Sunday, August 30, 2015

The Oregon Coast

Last week we did a road trip down Highway 101 on the Oregon Coast, all the way to the Redwoods National and State Parks in Northern California.

The Oregon Coast drive is a classic American highway, with views of the wild Pacific, coastal towns, and unending vistas. Much of Washington State and Oregon were sadly experiencing severe forest fires, but we fortunately escaped much of the smoke. The Oregon Coastline is marked by plenty of haystacks and rugged beaches.

Our first night we spent in Lincoln City with friends. Surfers were making the most of the surf, and there was plenty of sand. Cold water though. From there, it was Newport, with its sea lions, the Rogue brewery, gift shops and a slow afternoon. I tried out a few different clam chowders, all touted as the best of just about anywhere.  We ended up in Steve Prefontaine's hometown, Coos Bay, before heading to California the next day.

Sunday, August 9, 2015

Skagit Wildlife Area

My favorite short hike near home these days seems to be the Skagit Wildlife Area on Fir Island. The dike trail is quiet, and every month provides a different look.  Birds migrate in the winter.  Now, in the summer, the water level is low, but the grasses are high.

Yesterday I was looking for salmon.  This is an estuary area, where salt water meets the fresh water of the Skagit. The cattails are high. The blackberries are abundant, and small birds are flitting everywhere. The area is a designated part of the Great Washington State Birding Trail-Cascade Loop.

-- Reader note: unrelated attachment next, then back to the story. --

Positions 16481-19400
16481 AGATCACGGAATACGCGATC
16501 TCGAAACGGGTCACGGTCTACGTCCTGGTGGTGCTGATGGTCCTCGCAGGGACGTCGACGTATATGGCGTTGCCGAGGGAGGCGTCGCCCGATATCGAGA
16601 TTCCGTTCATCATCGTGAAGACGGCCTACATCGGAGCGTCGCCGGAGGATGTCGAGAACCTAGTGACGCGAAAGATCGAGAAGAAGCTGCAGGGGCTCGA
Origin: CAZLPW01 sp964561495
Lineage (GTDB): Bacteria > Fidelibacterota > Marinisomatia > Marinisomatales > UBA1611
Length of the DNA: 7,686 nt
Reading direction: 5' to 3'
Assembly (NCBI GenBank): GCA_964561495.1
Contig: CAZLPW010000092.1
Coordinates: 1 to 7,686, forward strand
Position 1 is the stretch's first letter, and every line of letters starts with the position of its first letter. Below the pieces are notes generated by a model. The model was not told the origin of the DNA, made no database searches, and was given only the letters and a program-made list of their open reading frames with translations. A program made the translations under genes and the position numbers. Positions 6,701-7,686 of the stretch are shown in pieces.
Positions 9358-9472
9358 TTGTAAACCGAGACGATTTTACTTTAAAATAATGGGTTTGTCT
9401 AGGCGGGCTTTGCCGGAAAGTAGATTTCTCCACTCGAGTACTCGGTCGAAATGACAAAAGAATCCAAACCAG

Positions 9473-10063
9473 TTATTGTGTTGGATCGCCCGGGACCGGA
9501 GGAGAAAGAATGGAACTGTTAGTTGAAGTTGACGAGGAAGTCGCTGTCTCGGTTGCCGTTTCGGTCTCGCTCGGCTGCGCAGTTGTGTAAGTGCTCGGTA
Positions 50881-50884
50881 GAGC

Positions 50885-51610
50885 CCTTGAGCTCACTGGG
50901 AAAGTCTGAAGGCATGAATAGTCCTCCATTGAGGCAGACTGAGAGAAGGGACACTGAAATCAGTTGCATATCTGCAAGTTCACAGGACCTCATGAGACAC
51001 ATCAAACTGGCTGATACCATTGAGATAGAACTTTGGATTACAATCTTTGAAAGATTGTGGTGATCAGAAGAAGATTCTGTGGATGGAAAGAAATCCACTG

My sighting of the day was a Belted Kingfisher. Kingfishers are not a bird I think of much, but I remember them from back east in the Chesapeake Bay area. When I spotted it, at first I thought it was a woodpecker, but the differences are apparent, and I got a good view.

I saw a number of herons, some fishing, like the one in the above photo. Their flight is remarkable--long legs, big wings, but a lanky bird as compared to raptors. I looked for owls--I know they are there, but no go yesterday.

Sunday, August 2, 2015

Easy Pass to Thunder Creek

I hiked and jogged my way from Easy Pass to Thunder Creek in the North Cascades National Park on Saturday.  This was my fifth time completing this route, which is a personal favorite.  This year I was inspired to take this on by friends Ras and Kathy, who made this part of the UltraPedestrian Wilderness Challenge. I actually first met Ras when we took this on together some years back.

This is a point to point route, which requires something of a plan. Others who have been doing this have biked up Highway 20 to pick up their vehicle.  I was fortunate enough to connect with John, Chris, and Arya, who also were taking on this challenge on Saturday. We met at 4:00 AM at Colonial Creek, even before the birds chirp, and took Chris's rig up to Easy Pass. Chris was the superstar on the day, deciding to take on the route from Colonial Creek to Easy Pass, which is mostly uphill. This choice meant that we didn't have to shuttle the cars back at the end of the day. 

The route:  basically, three miles up to the top of Easy Pass, approximately 6500 feet. Then, down into the Fisher Basin, through one of the most beautiful subalpine valleys you'll ever find, with views of glaciers in the distance. A wild place, where wolves and wolverines wander. Fisher Creek reminds me of high Yellowstone creeks. The trail then descends into old growth forest, paralleling the creek, mostly descending. At Junction, you bend up into the Thunder Creek valley, for about ten miles until the Colonial Creek campground. The full route is about 24 miles.